7. It admits of no doubt and it has not been disputed that in the Orissa Land Reforms Case No. 4 of 1975 started by the father of P.W. 6, a report had been called for from the appellant and it would be clear from the evidence of P.W. 6 that he had met the appellant several times to expedite his report. The evidence of P.W. 6 that on 14-5-1976 he had written a letter to the appellant that he was prepared to pay him necessary expenses and that he requested the appellant to expedite the matter would find ample corroboration from the recovery of that letter (Ext. 12) from the possession of the appellant at the time of detection of the offence on 19-5-1976 which was seized by P.W. 12. the Inspector of Vigilance, as per the seizure list, Ext. 19. As rightly-noticed by the learned special Judge in paragraph 5 of his judgment, the recovery of the five currency notes of the denomination of rupees ten (M. O. I series) with a paper slip (Ext. 22) attached to it from the possession of the appellant on 19-5-1976 has satisfactorily been established and this aspect has also been admitted by the appellant, The main question for consideration is as to whether on demand made bv the appellant, P.W. 6 gave the currency notes to the appellant as illegal gratification. It would be seen from the preparation report (Ext, 13) and the evidence of p. Ws. 6, 8, 9 and 12 that in the office of the Deputy Superintendent of Police, Vigilance, Balasore, the five currency notes (M. O. I series) were duly processed with chemical powder and handed over to P.W. 6 after heaping the currency notes in an envelope which were kept in chest pocket to be given to the appellant. At the stage of preparation of the trap, therefore, M. 0. I series were definitely in the possession of P.W. 6. The same currency notes were later found from the possession of the appellant.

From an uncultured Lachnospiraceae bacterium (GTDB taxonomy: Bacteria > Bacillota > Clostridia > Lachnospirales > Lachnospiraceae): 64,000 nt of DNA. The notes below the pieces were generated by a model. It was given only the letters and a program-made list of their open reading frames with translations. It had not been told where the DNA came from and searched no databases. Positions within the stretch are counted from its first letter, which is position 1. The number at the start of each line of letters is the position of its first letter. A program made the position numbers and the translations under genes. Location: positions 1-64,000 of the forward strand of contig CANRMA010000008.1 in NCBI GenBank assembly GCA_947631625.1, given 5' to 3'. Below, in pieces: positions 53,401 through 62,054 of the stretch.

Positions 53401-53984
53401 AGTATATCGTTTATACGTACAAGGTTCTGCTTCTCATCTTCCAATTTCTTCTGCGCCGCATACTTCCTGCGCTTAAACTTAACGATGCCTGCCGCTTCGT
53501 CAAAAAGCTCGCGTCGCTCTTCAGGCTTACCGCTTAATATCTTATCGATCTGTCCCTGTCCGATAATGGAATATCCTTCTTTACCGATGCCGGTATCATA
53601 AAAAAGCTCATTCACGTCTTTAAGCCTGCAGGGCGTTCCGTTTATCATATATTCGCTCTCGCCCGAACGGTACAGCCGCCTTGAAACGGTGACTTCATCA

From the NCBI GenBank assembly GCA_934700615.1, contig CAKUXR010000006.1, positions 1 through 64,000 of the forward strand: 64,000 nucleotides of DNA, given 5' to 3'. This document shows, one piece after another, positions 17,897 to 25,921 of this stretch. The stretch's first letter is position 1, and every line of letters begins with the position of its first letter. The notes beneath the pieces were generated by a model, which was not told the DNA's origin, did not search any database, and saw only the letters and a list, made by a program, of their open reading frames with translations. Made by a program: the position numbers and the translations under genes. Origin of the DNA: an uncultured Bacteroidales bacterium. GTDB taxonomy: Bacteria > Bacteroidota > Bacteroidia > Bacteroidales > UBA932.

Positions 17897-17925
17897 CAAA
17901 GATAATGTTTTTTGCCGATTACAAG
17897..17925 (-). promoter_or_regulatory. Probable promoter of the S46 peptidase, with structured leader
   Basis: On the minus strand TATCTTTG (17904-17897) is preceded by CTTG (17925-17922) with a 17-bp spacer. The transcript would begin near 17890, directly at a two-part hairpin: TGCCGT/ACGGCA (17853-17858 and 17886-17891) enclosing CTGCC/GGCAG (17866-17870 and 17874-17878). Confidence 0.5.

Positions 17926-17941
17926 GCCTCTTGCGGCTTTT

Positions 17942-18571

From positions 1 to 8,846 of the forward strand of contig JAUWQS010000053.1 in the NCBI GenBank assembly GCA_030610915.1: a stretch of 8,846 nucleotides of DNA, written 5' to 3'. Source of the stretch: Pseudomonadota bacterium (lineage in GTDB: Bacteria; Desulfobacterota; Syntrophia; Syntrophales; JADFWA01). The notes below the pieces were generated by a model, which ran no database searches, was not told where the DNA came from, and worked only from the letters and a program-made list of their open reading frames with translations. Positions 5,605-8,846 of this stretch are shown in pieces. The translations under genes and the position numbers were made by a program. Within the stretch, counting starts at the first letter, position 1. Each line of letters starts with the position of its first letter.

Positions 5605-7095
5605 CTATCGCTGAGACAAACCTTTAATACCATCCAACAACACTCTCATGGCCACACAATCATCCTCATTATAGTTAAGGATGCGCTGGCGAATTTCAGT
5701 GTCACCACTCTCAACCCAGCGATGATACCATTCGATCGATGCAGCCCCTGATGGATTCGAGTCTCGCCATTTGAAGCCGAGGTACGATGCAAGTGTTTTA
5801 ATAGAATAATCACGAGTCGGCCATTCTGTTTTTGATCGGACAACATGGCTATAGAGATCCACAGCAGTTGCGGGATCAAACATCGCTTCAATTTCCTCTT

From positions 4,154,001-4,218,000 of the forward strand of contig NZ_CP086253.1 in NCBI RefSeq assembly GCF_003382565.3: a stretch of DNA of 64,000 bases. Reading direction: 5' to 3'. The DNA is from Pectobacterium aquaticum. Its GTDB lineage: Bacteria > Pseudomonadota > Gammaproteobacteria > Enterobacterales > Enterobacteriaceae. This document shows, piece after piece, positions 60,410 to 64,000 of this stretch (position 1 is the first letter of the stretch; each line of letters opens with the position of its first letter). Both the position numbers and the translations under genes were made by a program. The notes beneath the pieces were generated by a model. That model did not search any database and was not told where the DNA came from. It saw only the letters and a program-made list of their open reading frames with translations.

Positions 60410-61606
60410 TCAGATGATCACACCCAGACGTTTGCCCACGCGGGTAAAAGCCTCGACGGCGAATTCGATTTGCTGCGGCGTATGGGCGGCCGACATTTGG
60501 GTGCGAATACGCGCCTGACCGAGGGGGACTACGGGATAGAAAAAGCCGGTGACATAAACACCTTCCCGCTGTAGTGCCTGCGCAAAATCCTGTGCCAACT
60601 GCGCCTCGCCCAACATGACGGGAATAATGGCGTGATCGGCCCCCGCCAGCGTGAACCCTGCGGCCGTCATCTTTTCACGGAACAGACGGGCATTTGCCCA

8. It would also be clear from the evidence of P. Ws. 6, 7, 8, 9 and 12 all members of the trap party, that on 19-5-1976, they first went to Nagram where the appellant had been stationed and after P. Ws. 6 and 7 went and found out that the appellant had gone to Balasore, they all proceeded to Balasore where P. Ws. 6 and 7 went to the office of the Tahsildar, Balasore, while the other members of the trap party took different positions and P.W. 7 had been instructed to give a signal after receipt of the money by the appellant. Speaking about this main part of the occurrence, P.W. 6 had stated thus :
7. The accused entered the office of the Nazir. We went there. On the verandah of the Nizarat, I met the accused. The accused asked me where I had come, and I replied that I had come to meet him as per previous arrangement. Then he enquired of me if I had brought the money, to which I replied in the affirmative. Then he asked me to hand over the money to him. I brought out the marked notes from inside the envelope and handed over to the accused. The accused took the money and handed over t0 the Nazir (Kailash Chandra Sahu, Then I proceeded up to some distance in the office verandah. At about this time, the Magistrate and the Vigilance people came there. I accompanied them. At that time the accused wag coming out from inside the Nizarat.